There are a lot of evil, mean spirited cold blooded, cold hearted people out there. A few weeks ago in the news someone dropped off a dog and her pups on the side of a street and used a nail gun in attempt to kill the mother, they killed 2 pups with the nail gun. A lot of humans brought into this world don’t deserve to be here, they don’t deserve to be alive. You must be one sick douchbag to even come up with the idea in that sick brain.
Gracie is now in the care of a foster family, who are feeding her four to five meals a day and taking care that she doesn’t dangerously overeat.
DURHAM HUMANE SOCIETY
An emaciated pit bull found staggering in a ditch by the side of a highway last weekend is slowly getting healthier, animal cruelty investigators say.
Gracie, estimated to be about six years old, was spotted by a driver near Hancock Rd. and Highway 2 in Courtice on Saturday, when a frigid spell brought temperatures that dipped below -10 Celsius with the wind chill.
Debby Houghton, animal cruelty investigator for the Durham Humane Society, says if nobody spotted the dog it would have died.
“It saddens me. She is right up there for being one of the thinnest and emaciated dogs I’ve seen,” said Houghton, who has been on the job for 21 years.
“She was emaciated, with sores on her — basically just starving.”
The man brought the dog in to a veterinarian, who eventually phoned the Durham Humane Society. Workers called the dog “Gracie” and immediately began treating her for starvation.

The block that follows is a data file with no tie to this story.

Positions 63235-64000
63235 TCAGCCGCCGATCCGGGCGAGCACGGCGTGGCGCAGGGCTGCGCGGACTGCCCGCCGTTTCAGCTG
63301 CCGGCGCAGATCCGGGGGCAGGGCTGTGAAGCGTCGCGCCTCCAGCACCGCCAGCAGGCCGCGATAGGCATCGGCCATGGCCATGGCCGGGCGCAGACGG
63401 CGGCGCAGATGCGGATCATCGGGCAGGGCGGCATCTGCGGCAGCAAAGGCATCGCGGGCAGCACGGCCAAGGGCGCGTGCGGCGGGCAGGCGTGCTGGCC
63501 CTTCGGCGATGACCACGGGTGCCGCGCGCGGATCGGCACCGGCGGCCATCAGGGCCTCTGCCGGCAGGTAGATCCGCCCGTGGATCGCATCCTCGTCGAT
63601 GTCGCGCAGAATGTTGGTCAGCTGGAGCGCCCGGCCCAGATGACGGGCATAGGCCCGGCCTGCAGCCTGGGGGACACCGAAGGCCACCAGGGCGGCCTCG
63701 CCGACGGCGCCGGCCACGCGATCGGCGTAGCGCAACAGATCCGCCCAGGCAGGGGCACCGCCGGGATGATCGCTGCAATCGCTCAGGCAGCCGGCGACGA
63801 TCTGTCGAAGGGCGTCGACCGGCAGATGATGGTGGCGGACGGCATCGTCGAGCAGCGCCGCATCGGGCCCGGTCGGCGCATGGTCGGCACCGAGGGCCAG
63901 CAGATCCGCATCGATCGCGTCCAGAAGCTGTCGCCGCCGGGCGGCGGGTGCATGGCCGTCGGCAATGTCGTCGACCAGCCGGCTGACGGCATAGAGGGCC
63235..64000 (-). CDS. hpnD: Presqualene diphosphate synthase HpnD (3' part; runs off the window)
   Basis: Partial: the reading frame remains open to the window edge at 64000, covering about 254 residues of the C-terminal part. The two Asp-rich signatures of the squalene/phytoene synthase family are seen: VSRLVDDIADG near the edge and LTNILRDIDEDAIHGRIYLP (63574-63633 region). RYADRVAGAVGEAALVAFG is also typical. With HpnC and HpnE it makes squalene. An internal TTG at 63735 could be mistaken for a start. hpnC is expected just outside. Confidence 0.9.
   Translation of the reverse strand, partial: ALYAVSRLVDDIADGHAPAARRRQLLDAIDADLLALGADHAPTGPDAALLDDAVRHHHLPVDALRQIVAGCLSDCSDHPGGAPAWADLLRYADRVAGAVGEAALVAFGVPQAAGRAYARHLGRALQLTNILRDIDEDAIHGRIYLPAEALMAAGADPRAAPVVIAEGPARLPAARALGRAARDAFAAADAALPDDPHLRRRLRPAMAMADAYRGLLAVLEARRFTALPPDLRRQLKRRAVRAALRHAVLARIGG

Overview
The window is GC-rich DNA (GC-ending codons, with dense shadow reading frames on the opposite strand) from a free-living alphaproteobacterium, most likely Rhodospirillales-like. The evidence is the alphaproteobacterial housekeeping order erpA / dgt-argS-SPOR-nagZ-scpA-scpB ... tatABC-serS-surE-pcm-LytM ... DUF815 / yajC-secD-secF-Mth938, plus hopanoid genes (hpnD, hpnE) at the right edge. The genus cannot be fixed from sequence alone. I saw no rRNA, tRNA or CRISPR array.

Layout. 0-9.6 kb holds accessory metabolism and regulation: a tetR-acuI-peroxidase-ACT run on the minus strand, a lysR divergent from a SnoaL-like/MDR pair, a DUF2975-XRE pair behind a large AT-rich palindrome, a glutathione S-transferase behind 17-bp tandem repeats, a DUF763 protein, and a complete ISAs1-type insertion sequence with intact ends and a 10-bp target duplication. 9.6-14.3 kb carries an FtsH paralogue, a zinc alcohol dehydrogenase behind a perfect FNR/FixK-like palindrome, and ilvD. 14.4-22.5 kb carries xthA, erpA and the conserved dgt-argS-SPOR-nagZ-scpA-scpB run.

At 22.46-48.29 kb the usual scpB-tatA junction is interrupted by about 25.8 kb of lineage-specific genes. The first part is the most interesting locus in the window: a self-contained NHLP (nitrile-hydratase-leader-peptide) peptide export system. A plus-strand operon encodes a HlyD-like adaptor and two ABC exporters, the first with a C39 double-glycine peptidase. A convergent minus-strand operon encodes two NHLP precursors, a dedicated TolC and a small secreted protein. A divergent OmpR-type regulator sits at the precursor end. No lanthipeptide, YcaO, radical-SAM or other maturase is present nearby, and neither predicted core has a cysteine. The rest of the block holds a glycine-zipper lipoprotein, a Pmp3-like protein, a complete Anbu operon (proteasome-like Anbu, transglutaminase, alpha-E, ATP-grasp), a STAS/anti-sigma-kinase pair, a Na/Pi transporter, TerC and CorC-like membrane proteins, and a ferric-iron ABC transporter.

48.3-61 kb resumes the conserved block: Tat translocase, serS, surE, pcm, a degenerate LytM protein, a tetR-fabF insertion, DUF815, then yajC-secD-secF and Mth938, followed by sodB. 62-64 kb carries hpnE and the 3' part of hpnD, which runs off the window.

Houghton also said the sores on Gracie, some of which are old, indicate the dog may have been kept in a cage, rubbing her skin raw. Her paws are discoloured and yellowish when they should be white, which suggests they were stained from standing in her own filth for extended periods.
Houghton said that Gracie couldn’t have been wandering outside for long, because the cold would have killed her in her state. Even after two decades working with abused animals, she is still appalled at whoever left her there.
“We don’t understand why you would just leave a dog in a ditch and drive away. If the passerby had not seen her, I don’t think she would have made it for very long,” she said.
The dog is now in the care of a foster family, who are feeding her four to five meals a day and taking care that she doesn’t dangerously overeat. “All she wants to do is eat,” Houghton said.
The Humane Society has received several offers of adoption, but Gracie isn’t ready to go to a new home until her health improves.
Houghton said that despite everything Gracie has been through, she has a great personality. “She’s just a wonderful dog.”
The Durham Humane Society is currently tending to half a dozen dogs that have been neglected or abandoned, a sharp tick up from the usual number of around two a year.
“Unfortunately in the last little while, we seem to have an onslaught in neglected animals, particularly dogs,” Houghton said. She can’t explain the troubling trend, but guesses the economy may play a role.
Other regions in Ontario have not experienced a similar increase in neglected dogs.